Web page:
Dwight Yoakam is sitting on a blue yard-sale sofa in his publicist’s office in Los Angeles. It’s fall 2000, and he’s rolling interviews today — hatless for print media, hatted for TV cameras. With a bare-headed hour ahead of him now, he sets his iced tea on a coffee table and leans forward, resting his forearms on two boney, denimed knees.
He has been asked to start by talking about the state of his relationship with his main musical mentor, and he is happy to oblige. The fact is, that relationship has recently reached a new plateau, and Yoakam can readily pinpoint the occasion that took it there. It was the last day of 1999, and the day was dissolving into a glorious, gray-purple swirl on the western horizon.
But Yoakam’s attention was focused elsewhere. At the time, he was kicking back in the lavishly upholstered owner’s suite at the Crystal Palace dinner club in Bakersfield, Calif. Seated across from Yoakam, guitar at his side, was Buck Owens , the club’s resident legend. In three hours or so, they’d be performing together in what had been advertised as the Palace’s Millennium Eve show.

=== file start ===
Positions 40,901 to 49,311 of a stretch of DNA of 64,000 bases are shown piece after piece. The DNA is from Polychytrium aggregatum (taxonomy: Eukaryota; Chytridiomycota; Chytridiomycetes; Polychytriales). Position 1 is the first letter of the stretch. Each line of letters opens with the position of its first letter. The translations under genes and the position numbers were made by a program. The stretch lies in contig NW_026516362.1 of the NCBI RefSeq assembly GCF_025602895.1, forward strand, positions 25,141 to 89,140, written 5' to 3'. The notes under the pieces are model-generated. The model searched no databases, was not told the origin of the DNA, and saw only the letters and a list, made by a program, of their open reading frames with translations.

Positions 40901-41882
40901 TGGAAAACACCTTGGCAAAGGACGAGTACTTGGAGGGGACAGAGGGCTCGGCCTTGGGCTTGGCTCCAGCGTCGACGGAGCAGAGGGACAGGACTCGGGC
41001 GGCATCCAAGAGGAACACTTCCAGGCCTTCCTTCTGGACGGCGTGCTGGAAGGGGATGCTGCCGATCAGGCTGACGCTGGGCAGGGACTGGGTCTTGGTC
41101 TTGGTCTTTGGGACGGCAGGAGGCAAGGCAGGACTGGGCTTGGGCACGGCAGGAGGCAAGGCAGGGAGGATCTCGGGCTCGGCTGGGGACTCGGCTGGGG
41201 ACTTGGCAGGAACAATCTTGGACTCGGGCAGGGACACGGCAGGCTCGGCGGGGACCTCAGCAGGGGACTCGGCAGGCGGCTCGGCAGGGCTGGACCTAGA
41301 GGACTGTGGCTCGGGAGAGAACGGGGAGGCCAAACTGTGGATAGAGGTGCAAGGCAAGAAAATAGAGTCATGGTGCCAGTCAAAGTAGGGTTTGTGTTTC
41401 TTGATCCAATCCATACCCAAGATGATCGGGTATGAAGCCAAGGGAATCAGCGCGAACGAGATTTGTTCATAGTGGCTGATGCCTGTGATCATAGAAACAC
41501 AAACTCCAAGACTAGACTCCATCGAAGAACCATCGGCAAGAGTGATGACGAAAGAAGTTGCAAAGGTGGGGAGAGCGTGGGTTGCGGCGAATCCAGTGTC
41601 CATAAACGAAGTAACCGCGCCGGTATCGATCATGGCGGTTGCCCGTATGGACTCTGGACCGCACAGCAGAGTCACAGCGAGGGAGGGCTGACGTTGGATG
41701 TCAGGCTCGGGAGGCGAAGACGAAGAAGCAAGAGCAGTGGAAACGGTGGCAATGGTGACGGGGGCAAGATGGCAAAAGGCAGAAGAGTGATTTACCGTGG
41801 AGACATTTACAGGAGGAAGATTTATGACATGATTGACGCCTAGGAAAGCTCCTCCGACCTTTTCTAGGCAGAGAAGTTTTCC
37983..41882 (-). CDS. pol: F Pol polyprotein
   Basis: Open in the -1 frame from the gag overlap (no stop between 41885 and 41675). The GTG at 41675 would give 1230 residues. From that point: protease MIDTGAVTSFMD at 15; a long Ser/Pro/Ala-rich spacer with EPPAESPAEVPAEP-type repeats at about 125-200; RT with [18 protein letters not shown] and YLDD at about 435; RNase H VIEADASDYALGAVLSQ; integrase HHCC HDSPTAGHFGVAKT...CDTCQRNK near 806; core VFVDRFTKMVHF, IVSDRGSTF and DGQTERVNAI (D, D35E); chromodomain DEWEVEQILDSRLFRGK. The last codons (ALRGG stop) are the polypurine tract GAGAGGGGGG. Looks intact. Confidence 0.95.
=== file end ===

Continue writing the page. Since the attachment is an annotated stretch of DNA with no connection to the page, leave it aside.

Maybe it was the arrival of that much-anticipated chronological milestone, four new digits on the Gregorian calendar. Maybe it was the realization that Yoakam’s host and musical mentor had turned 70 just four months before. Whatever it might have been, Owens must have sensed it too, because this time, when Yoakam suggested a songwriting collaboration, the head Buckaroo grabbed his guitar. Until that moment, Owens had always rejected such an idea. “You’re not old enough,” he would tell Yoakam. “I got underwear older’n you.” Not this time. “Well,” Owens admitted. “I got this thing in my head.”
“And he started that melody,” Yoakam says, “just the first couple of chords in the melody for what became ‘The Sad Side of Town.’ … And then he said, ‘I got another idea here, too.’ I said, ‘Nuh-nuh-nuh-nuh-NO, I don’t want to hear anything else. That. Let’s write that.’ ”